Spotlight: Korean Artist Myonghi Kang’s Poetic Paintings Are Reminiscences of the Natural World

The artist's work is on show at Villepin gallery in Hong Kong.

Myonghi Kang in her atelier in Jeju, Korea. Photograph by Gary Yeh. Courtesy of Villepin.
Myonghi Kang in her atelier in Jeju, Korea. Photograph by Gary Yeh. Courtesy of Villepin.

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What You Need To Know: Hong Kong gallery Villepin recently opened a new exhibition devoted to the dreamlike canvases of Korean artist Myonghi Kang.

In her works, Myonghi (b. 1947, Daegu, South Korea) renders shapes and colors that call to mind the natural world—blue skies, blooming flowers, approaching storms—but through a language of gestural abstraction.

Living between Paris and South Korea, Myonghi has spent much of the past five decades traveling the world from the Gobi Desert to the glaciers of Patagonia, often alone and with just a few paintbrushes, only to return to her studio to paint the landscapes she’s encountered from memory. This exhibition brings together some of the most luminous examples of her work over the past decade. 

Myonghi Kang's atelier in Jeju, Korea. Photograph by Gary Yeh. Courtesy of Villepin.

Myonghi Kang’s atelier in Jeju, Korea. Photograph by Gary Yeh. Courtesy of Villepin.

Why We Like It: Myonghi is a prolific poet as well as a painter, and her works possess the evocative restraint found in a well-written line of verse. Bursts of color and shape are set against quiet passages that let the mind conjure up possibilities of what one might be seeing.

These mesmerizing paintings, which range from intimate to monumental in scale, are a testament to the artist’s decisiveness in handling pastels and oils, while feeling meditative, even joyful. In various passages, her works can call to mind the expressive energy of the works of Zao Wou-Ki or the brilliantly colorful still lifes of Odilon Redon.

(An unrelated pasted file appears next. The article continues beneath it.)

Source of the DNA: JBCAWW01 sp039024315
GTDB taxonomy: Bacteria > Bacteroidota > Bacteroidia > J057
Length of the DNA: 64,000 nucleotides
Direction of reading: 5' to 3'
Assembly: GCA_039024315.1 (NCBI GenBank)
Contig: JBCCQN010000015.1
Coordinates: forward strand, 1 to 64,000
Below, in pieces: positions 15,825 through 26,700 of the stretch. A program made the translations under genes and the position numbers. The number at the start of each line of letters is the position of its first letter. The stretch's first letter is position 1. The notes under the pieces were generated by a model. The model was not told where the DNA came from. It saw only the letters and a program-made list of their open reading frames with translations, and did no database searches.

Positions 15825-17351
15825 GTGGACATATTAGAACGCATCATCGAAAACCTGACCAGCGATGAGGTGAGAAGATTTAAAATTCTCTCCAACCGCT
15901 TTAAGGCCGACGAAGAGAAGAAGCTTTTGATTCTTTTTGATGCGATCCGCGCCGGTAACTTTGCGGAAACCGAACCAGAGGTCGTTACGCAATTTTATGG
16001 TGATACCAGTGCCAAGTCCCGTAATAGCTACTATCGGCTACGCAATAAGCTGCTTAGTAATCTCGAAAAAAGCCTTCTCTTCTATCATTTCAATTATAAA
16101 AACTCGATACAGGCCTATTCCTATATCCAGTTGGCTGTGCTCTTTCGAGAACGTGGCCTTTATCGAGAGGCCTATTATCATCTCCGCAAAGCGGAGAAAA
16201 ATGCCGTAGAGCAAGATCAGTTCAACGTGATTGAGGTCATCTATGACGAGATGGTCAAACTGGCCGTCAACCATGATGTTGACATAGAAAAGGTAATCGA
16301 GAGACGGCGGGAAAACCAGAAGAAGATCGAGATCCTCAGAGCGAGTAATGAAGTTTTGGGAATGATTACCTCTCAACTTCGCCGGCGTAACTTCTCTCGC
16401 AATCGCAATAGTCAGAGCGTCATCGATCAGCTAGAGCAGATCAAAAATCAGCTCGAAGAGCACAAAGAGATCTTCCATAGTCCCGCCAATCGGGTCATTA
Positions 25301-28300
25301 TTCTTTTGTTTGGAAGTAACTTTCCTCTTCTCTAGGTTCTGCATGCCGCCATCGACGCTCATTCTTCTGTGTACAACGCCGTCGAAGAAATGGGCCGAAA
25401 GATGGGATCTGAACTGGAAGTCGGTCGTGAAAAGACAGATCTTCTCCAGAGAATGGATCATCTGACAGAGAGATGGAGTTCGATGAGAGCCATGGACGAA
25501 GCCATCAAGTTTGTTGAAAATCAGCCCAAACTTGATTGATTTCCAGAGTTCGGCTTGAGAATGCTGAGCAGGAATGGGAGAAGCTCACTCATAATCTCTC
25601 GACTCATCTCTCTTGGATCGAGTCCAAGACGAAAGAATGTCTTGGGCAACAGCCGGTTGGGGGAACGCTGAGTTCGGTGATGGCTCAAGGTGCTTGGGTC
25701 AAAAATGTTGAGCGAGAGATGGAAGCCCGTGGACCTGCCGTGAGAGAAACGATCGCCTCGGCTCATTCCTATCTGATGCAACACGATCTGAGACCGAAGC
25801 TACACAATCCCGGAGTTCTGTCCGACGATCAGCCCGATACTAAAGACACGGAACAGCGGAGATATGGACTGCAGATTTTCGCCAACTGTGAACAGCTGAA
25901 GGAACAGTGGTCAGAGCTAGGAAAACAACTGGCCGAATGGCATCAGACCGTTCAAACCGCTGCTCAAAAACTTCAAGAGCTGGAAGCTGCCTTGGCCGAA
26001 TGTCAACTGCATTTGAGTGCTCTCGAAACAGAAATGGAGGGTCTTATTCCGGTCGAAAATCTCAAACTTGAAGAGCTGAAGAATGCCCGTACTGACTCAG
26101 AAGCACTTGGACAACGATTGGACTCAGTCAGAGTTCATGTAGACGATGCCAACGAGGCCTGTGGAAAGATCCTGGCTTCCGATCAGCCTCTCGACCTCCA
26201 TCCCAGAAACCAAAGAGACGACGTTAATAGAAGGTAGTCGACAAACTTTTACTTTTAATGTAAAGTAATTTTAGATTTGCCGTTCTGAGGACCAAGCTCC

What the Gallery Says: “Myonghi’s art has followed me everywhere in my life,” said Arthur De Villepin, chairman and co-founder of Villepin. “My father has been collecting her works for 25 years and her work hung in my childhood home. When I became a student, I decided to bring a few of her paintings to my place in the U.K., and when I moved to Hong Kong, I took them along with me as well. In this way her art has always been there for me, following me around as a reminder to look at life in different ways. Myonghi and I have developed an even closer friendship since I settled in Hong Kong over ten years ago, and she would travel from South Korea to Hong Kong from time to time to visit. I am always amazed by her uniquely engaged and sentimental approach to making art, which reflects her strong and independent character as a person. For example, she spent over 40 years finishing her painting titled Le Temps des Camélias. She waited until the exact right moment for her to properly finish this painting where she felt she was completely at one with the environment around her. Her art reflects an intimate understanding and connection with the natural world that is both timeless and universal, and we are so pleased to share her work with audiences in Hong Kong and around the world.”

 

Myonghi Kang
Lacour A (2011)
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Myonghi Kang, Lacour A (2011). Courtesy of Villepin.

Myonghi Kang, Lacour A (2011). Courtesy of Villepin.

 

Myonghi Kang
Canna Fannée (2020)
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Myonghi Kang, Canna Fannée (2020). Courtesy of Villepin.

Myonghi Kang, Canna Fannée (2020). Courtesy of Villepin.

Myonghi Kang
La Pente 3
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Myonghi Kang, La Pente 3 (2020). Courtesy of Villepin.

Myonghi Kang, La Pente 3 (2020). Courtesy of Villepin.

 

Myonghi Kang
Nature Morte (2020)
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Myonghi Kang, Nature Morte (2020). Courtesy of Villepin.

Myonghi Kang, Nature Morte (2020). Courtesy of Villepin.

 

Myonghi Kang
Orangers Fleuris (2020)
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Myonghi Kang, Orangers fleuris (2020). Courtesy of Villepin.

Myonghi Kang, Orangers Fleuris (2020). Courtesy of Villepin.


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